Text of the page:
With just four days remaining until the close of COP28, the climate conference has reached a critical juncture, unveiling both fears and hopes for the future. OPEC, a long-standing advocate for weak climate outcomes, has taken an unexpected turn. The organization’s leader, Haitham Al Ghais, sent a letter to 13 members urging them to reject any deal targeting energy, rather than emissions, citing “irreversible consequences.”
Let’s talk about the hidden work of OPEC
Contrary to OPEC’s claims of taking climate change seriously, the International Energy Agency (IEA) strongly disagrees, highlighting the urgent need for action. Meanwhile, concerns about extreme weather and climate impacts, forecasted to cost $5 trillion over a 5-year period, are conspicuously absent from OPEC’s narrative.
The 13 members receiving Al Ghais’s letter include nations like Iran, Iraq, Saudi Arabia, and Nigeria. The dynamics within OPEC reveal a potential shift in climate consciousness, even as many member countries face the prospect of “unliveable heat” in the coming decades.
While OPEC grapples with its stance, the larger COP28 negotiations face challenges related to the Global Stocktake (GST). The latest draft of the GST text suggests a “longer but weaker” approach, with four formulations around fossil fuels up for discussion. Views on these formulations are mixed, with some seeing promise and others noting the diminished urgency to keep the 1.5C target within reach.
Red flags in the GST include the absence of a reference to the 1.5C target and concerns about the strategic replacement of fossil fuel capacity. Amber flags indicate potential issues with the finance section and unilateral trade measures, while green flags signal positive developments in recognizing slow onset events and expanding greenhouse gas emission reduction timelines.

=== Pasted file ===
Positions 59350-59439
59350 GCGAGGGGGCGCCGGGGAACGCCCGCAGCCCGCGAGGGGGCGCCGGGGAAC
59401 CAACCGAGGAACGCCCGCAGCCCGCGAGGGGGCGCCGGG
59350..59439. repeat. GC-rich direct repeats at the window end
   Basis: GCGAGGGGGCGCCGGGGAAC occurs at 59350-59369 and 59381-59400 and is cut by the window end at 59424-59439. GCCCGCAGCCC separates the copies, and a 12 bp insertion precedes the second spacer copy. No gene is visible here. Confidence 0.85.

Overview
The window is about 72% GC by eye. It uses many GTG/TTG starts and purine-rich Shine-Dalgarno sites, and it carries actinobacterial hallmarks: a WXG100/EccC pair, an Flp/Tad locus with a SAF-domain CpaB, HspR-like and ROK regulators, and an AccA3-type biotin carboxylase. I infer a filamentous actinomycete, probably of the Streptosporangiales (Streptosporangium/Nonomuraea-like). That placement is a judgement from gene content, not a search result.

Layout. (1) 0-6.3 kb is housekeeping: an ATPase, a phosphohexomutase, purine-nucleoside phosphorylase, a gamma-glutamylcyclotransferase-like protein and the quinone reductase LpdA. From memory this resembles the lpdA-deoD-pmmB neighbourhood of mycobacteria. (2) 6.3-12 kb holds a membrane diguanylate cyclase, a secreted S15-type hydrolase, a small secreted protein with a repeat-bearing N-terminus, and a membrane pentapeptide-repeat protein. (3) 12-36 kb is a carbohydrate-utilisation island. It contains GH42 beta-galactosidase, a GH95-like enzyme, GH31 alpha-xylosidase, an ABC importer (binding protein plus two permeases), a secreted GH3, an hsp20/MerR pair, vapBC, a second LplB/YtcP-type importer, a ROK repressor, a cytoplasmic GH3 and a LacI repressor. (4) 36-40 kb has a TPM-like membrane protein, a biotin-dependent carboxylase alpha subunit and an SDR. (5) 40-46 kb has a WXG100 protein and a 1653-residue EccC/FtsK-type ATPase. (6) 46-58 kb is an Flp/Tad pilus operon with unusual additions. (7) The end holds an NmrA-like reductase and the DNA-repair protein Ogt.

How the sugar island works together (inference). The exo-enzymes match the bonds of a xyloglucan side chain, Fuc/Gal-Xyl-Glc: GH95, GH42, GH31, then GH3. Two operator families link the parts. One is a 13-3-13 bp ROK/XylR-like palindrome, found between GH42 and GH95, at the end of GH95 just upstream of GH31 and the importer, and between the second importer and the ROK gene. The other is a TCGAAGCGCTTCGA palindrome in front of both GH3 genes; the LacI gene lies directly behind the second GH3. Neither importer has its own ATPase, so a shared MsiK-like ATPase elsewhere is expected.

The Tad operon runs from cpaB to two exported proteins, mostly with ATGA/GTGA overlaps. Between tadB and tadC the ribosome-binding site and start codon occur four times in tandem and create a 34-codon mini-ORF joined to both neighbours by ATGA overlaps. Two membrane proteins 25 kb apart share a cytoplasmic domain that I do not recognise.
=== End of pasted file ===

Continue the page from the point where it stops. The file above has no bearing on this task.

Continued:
Beyond the negotiation tables, there’s a spotlight on nature conservation efforts. Options within the GST text could breathe new life into initiatives protecting and restoring nature. However, experts emphasize the need for a concerted focus on filling the nature finance gap and recognizing the critical role of ecosystems in climate change adaptation. Especially after seeing +300 bit meat lobbyist in Dubai.
As COP28 progresses, updates on technical work timelines continue to emerge, key ministers lead discussions, and challenges in the adaptation and mitigation domains.
It could cost $1 trillion a year to deploy, doesn’t work very well and takes ages to build. Still, the Center for International Environmental Law (CIEL) identified +475 CCS lobbyists at COP28 this year.
In the midst of these discussions, the Global Day of Action emerges as a beacon of hope, with climate justice marches planned worldwide. However, challenges persist, from disinformation campaigns by convicted fraudsters to debates on funding for the energy transition.
As the world watches, COP28 unfolds with a mix of apprehension and optimism, as nations grapple with the urgent need to address climate change and chart a sustainable future.